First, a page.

NEW YORK (AP) -- More than an hour after hitting one last shot as a professional tennis player, then delivering one last, voice-wavering speech to an adoring U.S. Open audience, Andy Roddick exited the locker room one last time.
Accompanied by his wife and other family members, a black baseball cap tugged low over his eyes, Roddick slung a racket bag off his aching right shoulder - the one responsible for so many high-speed aces, violent forehands and the most recent Grand Slam title by an American man - and tossed the equipment in the back of a waiting van.
Won't need that any longer.
NEW YORK (AP) -- Andy Roddick's tennis career will close at the U.S. Open, the site of his biggest triumph.
The 2003 champion at Flushing Meadows and former No. 1-ranked player decided to walk away from the sport whenever his U.S. Open ends, making the surprise announcement at a news conference on Thursday, his 30th birthday.
"I'll make this short and sweet: I've decided that this is going to be my last tournament," said Roddick, wearing a black T-shirt and baseball cap with his clothing sponsor's logos.
"I just feel like it's time. I don't know that I'm healthy enough or committed enough to go another year," he said. "I've always wanted to, in a perfect world, finish at this event."
The 20th-seeded Roddick is scheduled to play 19-year-old Bernard Tomic of Australia in the second round Friday night at Arthur Ashe Stadium.More »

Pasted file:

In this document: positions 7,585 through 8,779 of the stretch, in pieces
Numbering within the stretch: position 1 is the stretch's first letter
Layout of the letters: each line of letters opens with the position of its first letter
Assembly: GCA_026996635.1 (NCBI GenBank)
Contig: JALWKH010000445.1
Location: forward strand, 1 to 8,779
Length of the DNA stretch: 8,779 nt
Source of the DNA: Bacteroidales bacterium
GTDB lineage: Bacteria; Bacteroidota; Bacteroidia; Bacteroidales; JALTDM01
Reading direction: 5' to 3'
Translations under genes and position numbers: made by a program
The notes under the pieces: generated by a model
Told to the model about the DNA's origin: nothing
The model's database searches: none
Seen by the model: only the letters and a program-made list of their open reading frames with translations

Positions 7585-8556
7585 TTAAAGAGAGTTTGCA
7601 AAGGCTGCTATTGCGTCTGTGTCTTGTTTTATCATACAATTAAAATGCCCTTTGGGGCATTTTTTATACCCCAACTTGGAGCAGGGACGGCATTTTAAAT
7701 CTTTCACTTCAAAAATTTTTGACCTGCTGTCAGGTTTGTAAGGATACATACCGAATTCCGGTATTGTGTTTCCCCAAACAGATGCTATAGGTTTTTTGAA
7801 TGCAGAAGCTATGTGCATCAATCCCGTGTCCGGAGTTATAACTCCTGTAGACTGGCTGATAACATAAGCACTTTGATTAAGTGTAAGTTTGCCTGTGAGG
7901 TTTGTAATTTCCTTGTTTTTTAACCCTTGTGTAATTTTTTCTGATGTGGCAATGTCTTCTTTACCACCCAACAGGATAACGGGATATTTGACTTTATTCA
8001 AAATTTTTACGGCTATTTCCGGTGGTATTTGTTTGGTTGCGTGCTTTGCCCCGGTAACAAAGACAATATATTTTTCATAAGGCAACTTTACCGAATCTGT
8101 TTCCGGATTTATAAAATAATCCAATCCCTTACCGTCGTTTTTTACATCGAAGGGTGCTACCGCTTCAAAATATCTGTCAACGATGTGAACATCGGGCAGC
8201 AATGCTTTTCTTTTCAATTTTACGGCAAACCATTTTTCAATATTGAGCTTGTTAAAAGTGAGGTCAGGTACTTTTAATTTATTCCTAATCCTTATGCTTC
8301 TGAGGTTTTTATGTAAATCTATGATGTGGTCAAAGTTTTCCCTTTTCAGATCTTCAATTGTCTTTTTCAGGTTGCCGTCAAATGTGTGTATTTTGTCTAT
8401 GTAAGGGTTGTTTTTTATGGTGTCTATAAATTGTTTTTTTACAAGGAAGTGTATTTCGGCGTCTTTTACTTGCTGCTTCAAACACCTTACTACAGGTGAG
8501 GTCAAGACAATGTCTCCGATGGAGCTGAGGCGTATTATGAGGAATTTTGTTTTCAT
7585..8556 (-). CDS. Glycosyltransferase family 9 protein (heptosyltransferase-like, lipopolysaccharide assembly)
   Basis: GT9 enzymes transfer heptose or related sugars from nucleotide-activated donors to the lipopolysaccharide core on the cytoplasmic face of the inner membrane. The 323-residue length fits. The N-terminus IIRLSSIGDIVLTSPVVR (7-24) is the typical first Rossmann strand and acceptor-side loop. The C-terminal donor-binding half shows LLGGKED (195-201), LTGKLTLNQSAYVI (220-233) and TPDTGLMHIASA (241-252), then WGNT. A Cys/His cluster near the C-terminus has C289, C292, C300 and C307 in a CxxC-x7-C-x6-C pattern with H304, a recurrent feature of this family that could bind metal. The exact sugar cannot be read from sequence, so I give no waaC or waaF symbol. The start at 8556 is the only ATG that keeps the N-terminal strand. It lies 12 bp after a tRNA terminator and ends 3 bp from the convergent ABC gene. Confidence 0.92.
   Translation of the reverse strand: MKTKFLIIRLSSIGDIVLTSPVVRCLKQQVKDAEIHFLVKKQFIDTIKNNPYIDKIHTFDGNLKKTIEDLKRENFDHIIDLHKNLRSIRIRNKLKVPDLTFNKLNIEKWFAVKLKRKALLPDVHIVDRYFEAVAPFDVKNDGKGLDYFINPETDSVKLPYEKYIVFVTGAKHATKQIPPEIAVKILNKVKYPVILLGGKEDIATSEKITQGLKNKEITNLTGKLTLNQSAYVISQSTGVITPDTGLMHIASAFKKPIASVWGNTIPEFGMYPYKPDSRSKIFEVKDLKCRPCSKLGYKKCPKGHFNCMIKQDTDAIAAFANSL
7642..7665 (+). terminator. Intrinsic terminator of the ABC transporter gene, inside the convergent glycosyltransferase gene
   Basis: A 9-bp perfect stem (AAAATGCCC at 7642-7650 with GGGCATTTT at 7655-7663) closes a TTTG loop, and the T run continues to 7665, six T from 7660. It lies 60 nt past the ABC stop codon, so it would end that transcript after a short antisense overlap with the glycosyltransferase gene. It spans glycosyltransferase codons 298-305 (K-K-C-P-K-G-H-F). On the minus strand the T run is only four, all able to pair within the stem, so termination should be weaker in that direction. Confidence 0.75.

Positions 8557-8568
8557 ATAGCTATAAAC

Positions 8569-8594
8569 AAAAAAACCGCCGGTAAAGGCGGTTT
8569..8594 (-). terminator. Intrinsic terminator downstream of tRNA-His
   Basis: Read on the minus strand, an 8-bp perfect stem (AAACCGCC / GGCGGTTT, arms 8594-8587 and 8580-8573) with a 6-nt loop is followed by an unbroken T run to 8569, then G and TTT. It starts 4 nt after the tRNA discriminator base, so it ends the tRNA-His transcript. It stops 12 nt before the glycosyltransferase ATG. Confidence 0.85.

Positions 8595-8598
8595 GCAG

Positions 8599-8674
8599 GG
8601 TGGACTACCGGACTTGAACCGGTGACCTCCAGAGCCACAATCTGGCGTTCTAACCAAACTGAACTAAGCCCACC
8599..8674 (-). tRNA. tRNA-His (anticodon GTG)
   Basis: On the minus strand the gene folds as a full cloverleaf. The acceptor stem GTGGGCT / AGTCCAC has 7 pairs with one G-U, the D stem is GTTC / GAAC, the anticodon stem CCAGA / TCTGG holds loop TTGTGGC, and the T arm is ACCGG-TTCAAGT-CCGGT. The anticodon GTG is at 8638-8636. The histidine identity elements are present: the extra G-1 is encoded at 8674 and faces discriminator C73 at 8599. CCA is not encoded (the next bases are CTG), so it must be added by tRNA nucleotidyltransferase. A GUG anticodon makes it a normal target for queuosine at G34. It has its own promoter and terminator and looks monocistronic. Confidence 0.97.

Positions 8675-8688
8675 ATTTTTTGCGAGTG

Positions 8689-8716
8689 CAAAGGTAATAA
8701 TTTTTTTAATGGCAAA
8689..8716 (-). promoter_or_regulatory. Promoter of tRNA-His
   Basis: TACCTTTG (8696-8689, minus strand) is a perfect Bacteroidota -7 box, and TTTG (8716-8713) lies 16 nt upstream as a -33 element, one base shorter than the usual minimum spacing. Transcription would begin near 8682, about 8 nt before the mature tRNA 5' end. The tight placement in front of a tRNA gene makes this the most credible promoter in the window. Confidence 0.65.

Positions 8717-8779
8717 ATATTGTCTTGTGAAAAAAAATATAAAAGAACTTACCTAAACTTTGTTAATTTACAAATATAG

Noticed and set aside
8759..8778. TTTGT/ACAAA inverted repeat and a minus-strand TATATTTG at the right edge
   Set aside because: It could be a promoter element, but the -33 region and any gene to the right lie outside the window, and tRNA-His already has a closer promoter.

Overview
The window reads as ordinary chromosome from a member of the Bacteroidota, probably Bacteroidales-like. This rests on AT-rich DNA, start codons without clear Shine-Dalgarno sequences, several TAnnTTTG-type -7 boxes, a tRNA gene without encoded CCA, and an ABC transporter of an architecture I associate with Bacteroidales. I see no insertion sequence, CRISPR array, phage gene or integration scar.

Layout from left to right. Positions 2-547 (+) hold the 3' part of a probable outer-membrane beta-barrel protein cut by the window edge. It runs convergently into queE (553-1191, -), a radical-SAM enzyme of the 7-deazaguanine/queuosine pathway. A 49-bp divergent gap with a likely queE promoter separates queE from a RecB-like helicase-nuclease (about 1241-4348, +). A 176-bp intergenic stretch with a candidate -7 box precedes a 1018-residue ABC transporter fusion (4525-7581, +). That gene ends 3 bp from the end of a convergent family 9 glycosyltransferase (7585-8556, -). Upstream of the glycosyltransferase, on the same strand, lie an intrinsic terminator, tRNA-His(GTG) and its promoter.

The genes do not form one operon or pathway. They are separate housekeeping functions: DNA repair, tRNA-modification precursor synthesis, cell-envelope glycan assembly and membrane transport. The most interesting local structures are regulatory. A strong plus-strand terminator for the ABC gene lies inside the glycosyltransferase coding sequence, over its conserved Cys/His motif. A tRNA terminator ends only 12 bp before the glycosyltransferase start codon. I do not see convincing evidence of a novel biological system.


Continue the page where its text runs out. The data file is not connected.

WIMBLEDON, England (AP) -- A Grand Slam title drought did indeed end in Sunday's historic and riveting Wimbledon final, only it was Roger Federer's lengthy-for-him gap between trophies that came to a close, rather than Britain's 76-year wait for a homegrown men's champion.More »
MELBOURNE, Australia (AP) -- Novak Djokovic wore down Rafael Nadal in the longest Grand Slam singles final ever, winning 5-7, 6-4, 6-2, 6-7 (5), 7-5 after 5 hours, 53 minutes to claim his third Australian Open title.
Djokovic wrapped it up at 1:37 a.m. local time on Monday, becoming the fifth man since the Open Era began in 1968 to win three straight Grand Slam finals.
WIMBLEDON, England (AP) - When Novak Djokovic realized he was the Wimbledon champion, he fell to the ground and covered the grass like a blanket.
It was a fitting celebration for a man whose court coverage was the biggest reason he was able to defeat defending champion Rafael Nadal 6-4, 6-1, 1-6, 6-3 in Sunday's final.
Djokovic, who was already guaranteed to take over the No. 1 ranking from the Spaniard on Monday, won his first Wimbledon title and extended his mastery over Nadal this season with a fifth straight head-to-head victory.
After shaking hands with Nadal at the net, Djokovic walked back out on court and crouched down. He pulled a blade or two of grass out of the manicured lawn and put it in his mouth.
"I felt like an animal,'' said Djokovic, who won his first grass-court title. "I wanted to see how it tastes. It tastes good.''
PARIS (AP) -- Regardless of the setting or the surface, Rafael Nadal confounds Roger Federer the way no other man can.
Put the two greats of the game on opposite ends of a court in a Grand Slam final - particularly at Roland Garros, on the red clay that Nadal rules - and the one-sided nature of the rivalry grows even more pronounced.
Grinding along the baseline, using every inch of his wingspan to extend points, whipping fearsome forehands this way and that, Nadal flummoxed Federer yet again Sunday in a riveting, highlight-filled match, beating him 7-5, 7-6 (3), 5-7, 6-1 for a record-tying sixth French Open championship and 10th major title overall.